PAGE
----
The Basics of White Light Interferometry

Table of Content

Introduction
Measurement Principle
Polytec’s TopMap Models

Introduction

White-light interferometers from Polytec utilize short-coherence-length light sources and special optical configurations to optimize the interaction between the reflected light from the sample and the reference beam.

Measurement Principle

The principle of the Michelson interferometer is utilized for taking the measurement, whereby the optical configuration (image above) consists of a light source with a coherence length in the micron range (short coherence length implies a "broad" spectral source). The light is collimated from the light source and then split into two beams: a reference beam and an object beam. The object beam is reflected from the object being measured and the reference beam is reflected off of a reference mirror. The reflected light from the two beams is captured and combined again at the beam splitter. A CCD camera is used for imaging the superimposed beams for processing.

If the optical path for an object point in the measurement arm is the same as the optical path in the reference arm, then for every individual wavelength in the spectrum of the light source, constructive interference occurs and the camera pixel of the respective object point has a high intensity. The assigned camera pixel has a much lower intensity in the case of object points having a different optical path. Consequently, the camera output can be processed pixel wise so as to determine which object points are at the same height. In the interferometer, just the object or the reference arm is moved relative to the beam splitter. Thus, when traversing the evaluation length, interferences are formed pixel wise when the object height is scanned. After taking measurements, the camera images are compiled and analyzed, and the topographical structure of the sample is digitized.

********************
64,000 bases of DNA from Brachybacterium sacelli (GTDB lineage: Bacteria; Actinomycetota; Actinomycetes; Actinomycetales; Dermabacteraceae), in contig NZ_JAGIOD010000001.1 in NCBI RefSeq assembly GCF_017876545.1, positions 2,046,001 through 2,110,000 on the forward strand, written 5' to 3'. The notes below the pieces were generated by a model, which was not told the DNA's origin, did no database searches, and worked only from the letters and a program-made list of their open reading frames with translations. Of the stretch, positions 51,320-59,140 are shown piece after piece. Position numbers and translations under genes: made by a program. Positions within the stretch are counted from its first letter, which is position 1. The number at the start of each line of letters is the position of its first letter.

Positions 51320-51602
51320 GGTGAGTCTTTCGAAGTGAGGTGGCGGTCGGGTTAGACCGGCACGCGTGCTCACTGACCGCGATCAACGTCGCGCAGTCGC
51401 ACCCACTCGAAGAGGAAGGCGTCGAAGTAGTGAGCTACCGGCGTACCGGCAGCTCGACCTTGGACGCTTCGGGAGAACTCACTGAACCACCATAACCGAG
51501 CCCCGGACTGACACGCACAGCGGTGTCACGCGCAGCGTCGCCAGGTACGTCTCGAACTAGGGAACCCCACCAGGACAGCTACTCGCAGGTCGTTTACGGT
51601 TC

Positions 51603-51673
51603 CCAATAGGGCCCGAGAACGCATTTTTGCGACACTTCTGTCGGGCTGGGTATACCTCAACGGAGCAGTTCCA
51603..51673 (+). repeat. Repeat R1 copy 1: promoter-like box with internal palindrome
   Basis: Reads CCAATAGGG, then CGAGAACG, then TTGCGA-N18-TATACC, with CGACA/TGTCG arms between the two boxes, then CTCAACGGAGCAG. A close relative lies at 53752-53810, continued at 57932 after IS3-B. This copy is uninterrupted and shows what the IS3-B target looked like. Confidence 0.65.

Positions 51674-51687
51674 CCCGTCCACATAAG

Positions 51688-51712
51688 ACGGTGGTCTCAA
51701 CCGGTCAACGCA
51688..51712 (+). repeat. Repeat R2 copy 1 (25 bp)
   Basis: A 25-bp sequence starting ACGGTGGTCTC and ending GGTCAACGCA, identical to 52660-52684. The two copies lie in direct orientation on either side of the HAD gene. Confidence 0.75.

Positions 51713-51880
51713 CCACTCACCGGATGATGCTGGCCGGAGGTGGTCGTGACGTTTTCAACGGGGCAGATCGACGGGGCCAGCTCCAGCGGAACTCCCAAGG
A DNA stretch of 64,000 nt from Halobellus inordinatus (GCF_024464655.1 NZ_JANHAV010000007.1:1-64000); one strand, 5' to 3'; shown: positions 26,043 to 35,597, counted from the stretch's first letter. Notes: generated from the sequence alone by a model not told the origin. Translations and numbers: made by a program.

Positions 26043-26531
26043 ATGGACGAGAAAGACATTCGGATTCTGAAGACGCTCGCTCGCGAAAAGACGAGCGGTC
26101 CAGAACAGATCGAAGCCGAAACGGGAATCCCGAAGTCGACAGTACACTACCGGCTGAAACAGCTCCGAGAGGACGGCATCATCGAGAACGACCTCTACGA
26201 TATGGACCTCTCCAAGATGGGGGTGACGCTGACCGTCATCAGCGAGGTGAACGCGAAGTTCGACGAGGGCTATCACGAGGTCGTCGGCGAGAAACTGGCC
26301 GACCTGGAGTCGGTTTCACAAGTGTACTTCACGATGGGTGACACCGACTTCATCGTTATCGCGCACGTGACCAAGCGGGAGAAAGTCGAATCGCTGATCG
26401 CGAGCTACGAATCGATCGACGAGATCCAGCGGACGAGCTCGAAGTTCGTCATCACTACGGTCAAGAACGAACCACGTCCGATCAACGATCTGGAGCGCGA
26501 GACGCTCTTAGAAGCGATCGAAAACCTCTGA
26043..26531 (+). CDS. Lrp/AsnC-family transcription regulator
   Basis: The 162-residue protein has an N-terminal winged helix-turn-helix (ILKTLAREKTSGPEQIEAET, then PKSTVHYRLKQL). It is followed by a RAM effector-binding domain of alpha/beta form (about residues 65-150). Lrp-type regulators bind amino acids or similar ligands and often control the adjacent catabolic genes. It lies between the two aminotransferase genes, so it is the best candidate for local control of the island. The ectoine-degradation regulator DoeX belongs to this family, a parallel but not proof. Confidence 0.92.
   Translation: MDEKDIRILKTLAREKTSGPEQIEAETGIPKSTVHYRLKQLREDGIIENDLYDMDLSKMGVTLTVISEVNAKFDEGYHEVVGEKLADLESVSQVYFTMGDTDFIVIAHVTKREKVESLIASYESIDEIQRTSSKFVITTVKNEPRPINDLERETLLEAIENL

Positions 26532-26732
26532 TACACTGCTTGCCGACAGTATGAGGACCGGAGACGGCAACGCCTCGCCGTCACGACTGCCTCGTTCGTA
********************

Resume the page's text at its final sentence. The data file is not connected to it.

Polytec’s TopMap Models

Polytec has specific TopMap models to optimize the measurement in order to cater to the customer’s application requirements.

Instruments having a telecentric configuration enable quick measurement of the topography of large surfaces in one pass.

When high lateral resolution is needed, microscope systems are preferred, where the optical configuration including the reference arm is integrated into the objective.

This information has been sourced, reviewed and adapted from materials provided by Polytec.

For more information on this source, please visit Polytec.

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